Kotse means “car” in Filipino, similar to Spanish. However, in Spanish, it’s spelled as coche.

10. Basura

In both Spanish and Filipino, basura means “trash” or “garbage.”

11. Regalo

Image credit: Rob Laughter

In both Spanish and Filipino, regalo means “gift” or “present.”

12. Ayuda

In both Spanish and Filipino, ayuda means “help.” However, another Filipino word for “help” is tulong. Most of the time, ayuda in Filipino pertains to financial assistance. 

You could shout “Ayuda! Ayuda!” in Spanish when calling out for help or if you need to  be saved from drowning or a robber. But you can’t use ayuda in that type of scenario in Filipino; tulong is the more suitable word for it. 

13.  Maleta

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In both Spanish and Filipino, maleta means “suitcase.”

14. Tsinelas

Tsinelas is the singular and plural Filipino word for “slipper” or “flip-flops.” In Spanish, it’s called chinela in singular form and chinelas in plural form. 

15. Mansanas 

Image credit: Gabriele Lässer

A mansanas a day keeps the doctor away. That’s the Filipino singular word for “apple.” However, it’s spelt as manzana in Spanish, and only becomes manzanas when in plural form. 

16. Sige

Sige in Spanish specifically means “follow.” It became more nuanced in Filipino as it usually means “go ahead” or even “okay.”

17. Pwede

Pwede is the Filipino word for “possible.” It originated from the Spanish word puede which means “may” or “maybe.”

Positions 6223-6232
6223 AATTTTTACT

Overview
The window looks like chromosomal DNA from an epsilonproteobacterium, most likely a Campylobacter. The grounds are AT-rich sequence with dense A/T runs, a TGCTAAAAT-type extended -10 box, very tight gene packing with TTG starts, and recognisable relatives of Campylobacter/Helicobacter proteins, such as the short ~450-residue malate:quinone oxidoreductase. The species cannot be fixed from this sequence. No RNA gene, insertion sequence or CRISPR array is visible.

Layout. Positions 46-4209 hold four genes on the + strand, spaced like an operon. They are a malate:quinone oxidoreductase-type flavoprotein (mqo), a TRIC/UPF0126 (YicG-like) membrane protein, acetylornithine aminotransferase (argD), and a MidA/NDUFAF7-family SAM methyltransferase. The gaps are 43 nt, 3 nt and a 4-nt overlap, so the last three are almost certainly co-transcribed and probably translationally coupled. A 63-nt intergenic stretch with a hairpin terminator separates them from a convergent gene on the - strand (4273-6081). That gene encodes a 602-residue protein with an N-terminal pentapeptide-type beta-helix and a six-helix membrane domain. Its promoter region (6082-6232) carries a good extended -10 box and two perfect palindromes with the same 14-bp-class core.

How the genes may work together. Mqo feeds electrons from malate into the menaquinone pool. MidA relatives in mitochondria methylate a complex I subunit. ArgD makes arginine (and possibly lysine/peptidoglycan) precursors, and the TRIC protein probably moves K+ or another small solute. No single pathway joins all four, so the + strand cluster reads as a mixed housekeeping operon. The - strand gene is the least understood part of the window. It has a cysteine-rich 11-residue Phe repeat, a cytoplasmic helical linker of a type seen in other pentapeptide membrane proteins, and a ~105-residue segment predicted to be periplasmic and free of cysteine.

18. Merienda

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In both Spanish and Filipino, merienda means “afternoon snack.”

19. Sweldo

Payday equals sweldo day! Figured it out by now? Sweldo is the Filipino word for “salary.” It is derived from the Spanish word sueldo, which means the same thing.

20. Gastos

In Filipino, gastos means “to spend”, “expense,” or “to waste.” This originated from the Spanish word gastar, which also means “to spend or waste.”

21. Laba

Image credit: Daniele Bissoli

Laba is the Filipino word for “to wash.” It’s derived from the Spanish word lavar meaning “to wash” as well. 

22. Andar

Image credit: Yannes Kiefer

In Filipino, andar can mean to operate or start an activity, vehicle, or any type of running technology. It can also refer to progress given the right context. This word originates from the same Spanish word which means “to walk.” 

23. Tipo

In both Spanish and Filipino, tipo means “type” (preference).

24. Baul

In both Spanish and Filipino, baul means “trunk.”

25. Unano 

Image credit: Couleur

Filipinos say unano to pertain to very short and small things. It’s derived from the Spanish word enano which means “dwarf.”

Also read: 22 Legendary Filipino Snacks and Merienda You Should Try in the Philippines

Was this list of Spanish-derived Filipino words educational for you? Let us know which ones were a surprise and other Filipino words you want to share that are very similar to Spanish! 

Featured image credit: Vernon Rainiel Cenzon | Unsplash

About Author

Therese Sta. Maria
Therese Sta. Maria

Therese's close friends know that if they haven’t seen her around recently, then she’s probably having an adventure with her luggage and camera in hand. Though she loves staying at home and spending lazy afternoons with friends, there are times when she has to be "away from home to feel at home," — that’s when she’s bitten by the travel bug. See her travels on Instagram @reesstamaria.